A beloved Lenten tradition is “alive and well” — and helping more people than ever, said Philadelphia Auxiliary Bishop John McIntyre.
At a Feb. 18 press conference and prayer service, Bishop McIntyre blessed hundreds of cardboard Rice Bowl containers, marking the archdiocesan start of an annual campaign by Catholic Relief Services (CRS) that enables faithful to “live out Lent,” he said.
(Related: Rice Bowl makes family table an ‘altar’ of service, says founder)
Now in its 47th year, the Rice Bowl initiative combines prayer, fasting and almsgiving to help those in need both in the U.S. and abroad. During Lent, participants contribute money saved through fasting or preparing meatless meals similar to those eaten in impoverished nations.
Of each year’s collection, 75% goes to support humanitarian response and development programs that CRS – the official relief and development agency of the U.S. Conference of Catholic Bishops — operates in more than 100 countries, benefiting some 140 million people.
The remaining 25% funds local efforts to alleviate hunger, such as those directed by archdiocesan Nutritional Development Services (NDS), which provides assistance to some 50 area food cupboards and soup kitchens in the five-county area.
The change collected in the cardboard Rice Bowl containers has added up considerably over the years. Since its inception in 1975 and adoption a year later by the Catholic Church in the U.S., the program has raised more than $250 million. Some $62.5 million of the total has funded U.S. diocesan ministries and $187.5 million has assisted CRS’s international response.
In 2021, the Philadelphia Archdiocese’s collection topped $360,000, an increase of nearly 65%. Approximately $271,254 supported CRS’s global humanitarian efforts, while the remaining 25%, or $90,148, were directed to NDS to help purchase “over 150,000 pounds of food,” said that agency’s executive director Lizanne Hagedorn.
“Vegetables, grains and protein items such as tuna, chicken and beans have been … part of the continuous flow of food to (our) pantries,” she said.
Those staples were desperately needed, said Lola DeCarlo-Coles, administrator of archdiocesan Catholic Social Services’ (CSS) Southwest Family Service Center in Philadelphia.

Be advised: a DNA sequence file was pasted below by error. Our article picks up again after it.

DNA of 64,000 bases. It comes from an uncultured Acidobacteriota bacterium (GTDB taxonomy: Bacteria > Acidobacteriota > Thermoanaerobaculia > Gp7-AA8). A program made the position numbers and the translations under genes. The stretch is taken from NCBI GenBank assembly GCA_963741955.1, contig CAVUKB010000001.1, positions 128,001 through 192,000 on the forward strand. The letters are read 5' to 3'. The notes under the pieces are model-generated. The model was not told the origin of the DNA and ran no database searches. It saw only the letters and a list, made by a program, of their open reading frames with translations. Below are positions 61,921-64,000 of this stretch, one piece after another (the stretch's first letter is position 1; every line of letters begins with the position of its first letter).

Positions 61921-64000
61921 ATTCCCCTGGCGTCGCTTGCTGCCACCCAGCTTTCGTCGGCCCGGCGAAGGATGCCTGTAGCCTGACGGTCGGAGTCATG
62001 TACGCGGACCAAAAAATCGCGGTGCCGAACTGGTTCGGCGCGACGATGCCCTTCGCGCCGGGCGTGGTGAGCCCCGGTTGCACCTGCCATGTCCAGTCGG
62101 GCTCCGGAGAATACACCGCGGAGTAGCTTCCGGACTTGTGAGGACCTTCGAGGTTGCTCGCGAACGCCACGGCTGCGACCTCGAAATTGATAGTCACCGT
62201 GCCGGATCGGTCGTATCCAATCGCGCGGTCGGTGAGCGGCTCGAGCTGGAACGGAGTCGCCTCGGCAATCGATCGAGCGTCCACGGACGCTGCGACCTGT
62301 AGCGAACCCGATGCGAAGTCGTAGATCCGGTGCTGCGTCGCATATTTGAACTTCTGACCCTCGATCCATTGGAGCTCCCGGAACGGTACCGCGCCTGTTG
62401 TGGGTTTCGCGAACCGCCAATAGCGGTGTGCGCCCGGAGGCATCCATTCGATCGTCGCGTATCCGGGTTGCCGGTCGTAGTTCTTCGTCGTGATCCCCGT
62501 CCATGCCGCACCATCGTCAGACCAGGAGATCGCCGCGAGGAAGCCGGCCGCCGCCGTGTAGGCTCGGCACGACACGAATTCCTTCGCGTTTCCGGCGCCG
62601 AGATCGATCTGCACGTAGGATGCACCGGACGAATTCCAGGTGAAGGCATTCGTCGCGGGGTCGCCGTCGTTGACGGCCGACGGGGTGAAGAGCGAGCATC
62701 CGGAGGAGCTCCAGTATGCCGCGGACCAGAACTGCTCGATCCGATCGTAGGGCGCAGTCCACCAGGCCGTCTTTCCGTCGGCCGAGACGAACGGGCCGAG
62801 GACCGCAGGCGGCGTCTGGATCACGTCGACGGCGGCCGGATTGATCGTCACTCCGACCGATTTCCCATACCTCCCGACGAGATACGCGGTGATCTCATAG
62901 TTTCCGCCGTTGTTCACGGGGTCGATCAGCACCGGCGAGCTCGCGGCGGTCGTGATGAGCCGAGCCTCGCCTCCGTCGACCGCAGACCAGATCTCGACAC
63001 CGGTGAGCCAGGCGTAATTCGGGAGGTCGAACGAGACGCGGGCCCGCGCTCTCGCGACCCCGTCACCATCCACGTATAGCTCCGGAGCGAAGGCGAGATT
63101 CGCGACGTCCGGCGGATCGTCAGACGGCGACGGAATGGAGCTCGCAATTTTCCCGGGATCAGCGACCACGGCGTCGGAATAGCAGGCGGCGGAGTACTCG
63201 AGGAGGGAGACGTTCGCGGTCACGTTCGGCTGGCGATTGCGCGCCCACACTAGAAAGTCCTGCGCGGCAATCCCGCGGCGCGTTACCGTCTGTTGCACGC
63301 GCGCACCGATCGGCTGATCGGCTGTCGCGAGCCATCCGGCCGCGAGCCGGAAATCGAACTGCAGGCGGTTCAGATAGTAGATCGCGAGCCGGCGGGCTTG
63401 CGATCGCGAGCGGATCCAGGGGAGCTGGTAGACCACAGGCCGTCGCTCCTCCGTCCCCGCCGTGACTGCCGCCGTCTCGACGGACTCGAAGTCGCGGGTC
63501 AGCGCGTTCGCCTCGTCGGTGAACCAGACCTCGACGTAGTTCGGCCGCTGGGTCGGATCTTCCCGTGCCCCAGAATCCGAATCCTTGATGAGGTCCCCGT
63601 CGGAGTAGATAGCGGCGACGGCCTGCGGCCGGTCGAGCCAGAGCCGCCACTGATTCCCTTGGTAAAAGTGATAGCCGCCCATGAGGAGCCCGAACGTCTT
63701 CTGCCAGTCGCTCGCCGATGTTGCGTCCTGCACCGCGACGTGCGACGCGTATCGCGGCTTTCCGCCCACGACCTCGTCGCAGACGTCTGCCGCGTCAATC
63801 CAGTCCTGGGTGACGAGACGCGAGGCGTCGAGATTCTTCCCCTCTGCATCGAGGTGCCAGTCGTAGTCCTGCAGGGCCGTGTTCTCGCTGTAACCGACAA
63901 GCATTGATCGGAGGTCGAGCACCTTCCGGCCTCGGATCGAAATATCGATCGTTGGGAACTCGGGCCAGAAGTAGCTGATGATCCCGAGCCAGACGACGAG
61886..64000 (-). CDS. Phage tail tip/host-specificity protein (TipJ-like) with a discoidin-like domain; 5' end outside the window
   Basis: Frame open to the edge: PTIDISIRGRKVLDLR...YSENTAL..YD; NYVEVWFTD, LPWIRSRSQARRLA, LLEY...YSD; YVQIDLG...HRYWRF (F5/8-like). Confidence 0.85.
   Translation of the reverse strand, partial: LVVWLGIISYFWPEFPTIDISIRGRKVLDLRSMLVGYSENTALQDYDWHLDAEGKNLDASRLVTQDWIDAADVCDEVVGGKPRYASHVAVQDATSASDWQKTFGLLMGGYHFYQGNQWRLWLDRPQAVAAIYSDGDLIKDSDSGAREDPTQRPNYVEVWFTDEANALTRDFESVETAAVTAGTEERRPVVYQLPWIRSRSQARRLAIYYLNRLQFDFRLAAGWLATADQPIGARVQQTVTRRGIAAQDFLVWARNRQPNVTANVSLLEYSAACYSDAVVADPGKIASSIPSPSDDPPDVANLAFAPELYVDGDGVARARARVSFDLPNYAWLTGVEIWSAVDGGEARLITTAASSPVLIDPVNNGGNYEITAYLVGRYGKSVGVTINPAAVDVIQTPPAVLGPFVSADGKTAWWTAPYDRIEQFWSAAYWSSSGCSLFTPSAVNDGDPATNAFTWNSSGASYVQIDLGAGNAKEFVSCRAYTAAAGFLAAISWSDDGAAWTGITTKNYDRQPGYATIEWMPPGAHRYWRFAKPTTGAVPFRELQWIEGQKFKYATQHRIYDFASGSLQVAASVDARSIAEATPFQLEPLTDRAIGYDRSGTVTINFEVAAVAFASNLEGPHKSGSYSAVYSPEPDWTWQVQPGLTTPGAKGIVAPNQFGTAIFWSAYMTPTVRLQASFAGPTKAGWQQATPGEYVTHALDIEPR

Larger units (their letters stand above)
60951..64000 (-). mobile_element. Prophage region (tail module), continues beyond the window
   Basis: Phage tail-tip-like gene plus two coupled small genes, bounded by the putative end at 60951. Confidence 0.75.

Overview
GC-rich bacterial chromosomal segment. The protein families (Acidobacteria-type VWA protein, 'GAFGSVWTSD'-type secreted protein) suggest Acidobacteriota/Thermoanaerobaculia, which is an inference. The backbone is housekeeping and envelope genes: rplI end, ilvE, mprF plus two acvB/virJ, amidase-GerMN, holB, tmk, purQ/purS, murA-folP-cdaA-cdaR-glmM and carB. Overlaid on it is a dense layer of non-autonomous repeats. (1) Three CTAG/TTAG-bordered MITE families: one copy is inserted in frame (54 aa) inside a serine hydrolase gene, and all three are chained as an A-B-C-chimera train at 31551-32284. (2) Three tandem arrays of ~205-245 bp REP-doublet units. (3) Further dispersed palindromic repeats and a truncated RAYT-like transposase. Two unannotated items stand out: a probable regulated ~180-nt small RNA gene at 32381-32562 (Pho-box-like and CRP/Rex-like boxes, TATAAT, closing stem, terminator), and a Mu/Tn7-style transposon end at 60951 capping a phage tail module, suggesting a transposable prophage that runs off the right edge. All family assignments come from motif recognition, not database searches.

At the site’s food cupboard, “lines start at 8 a.m., before we’re even there, and go around the block,” she said, noting that NDS has been “instrumental in providing food” for a broad swath of the southwestern Philadelphia area over the past 18 years.
The agency has also responded to evolving food-insecurity crises, such as the COVID-19 pandemic and recent influxes of Afghan refugees who are being resettled by archdiocesan Catholic Social Services, she said.
At the same time, “Rice Bowl has always been so much more than a collection,” said Anne Ayella, CRS director for the Philadelphia Archdiocese. “It’s really a faith-formation program during Lent that helps us to get to know out global brothers and sisters and make a difference where we can.”
This year, the campaign focuses on three families from Bangladesh, Guatemala and Rwanda, sharing their struggles with “water scarcity, poverty, climate change” and other threats to food security, said Ayella.
The Rice Bowl’s accompanying Lenten calendar, meatless recipes and online videos “walk us through the 40 days of Lent, where we can really meet people and learn about their world and their lives,” she said.
Rice Bowl is a way of “drawing closer to God,” said Bishop McIntyre – and whether around the corner or across the world, those who benefit from the campaign are positively impacted.
“I want you to know that the moneys collected are being put to good use,” said DeCarlo-Coles. “They are reaching to community and … we are forever grateful.”
Join the CatholicPhilly.com family
CatholicPhilly.com works to strengthen the connections between people, families and communities every day by delivering the news people need to know about the Catholic Church, especially in the Philadelphia region, and the world in which we live.
By your donation in any amount, you and hundreds of other people become part of our mission to inform, form in the Catholic faith and inspire the thousands of readers who visit every month.
Here is how you can help:
- A $100 gift allows us to present award-winning photos of Catholic life in our neighborhoods.
- A $50 gift enables us to cover a news event in a local parish, school or Catholic institution.
- A $20 gift lets us obtain solid faith formation resources that can deepen your spirituality and knowledge of the faith.
- A small, automated monthly donation means you can support us continually and easily.
Won't you consider making a gift today?
Please join in the church's vital mission of communications by offering a gift in whatever amount that you can ― a single gift of $40, $50, $100, or more, or a monthly donation. Your gift will strengthen the fabric of our entire Catholic community and sustain CatholicPhilly.com as your trusted news source. Thank you in advance!
Make your donation by credit card here:
Or make your donation by check:
222 N. 17th Street
Philadelphia, PA 19103
PREVIOUS: Scholarships enable students to foster the ‘Spirit of America’
NEXT: Memorial for active military blessed at Our Lady of Mt. Carmel Church
Share this story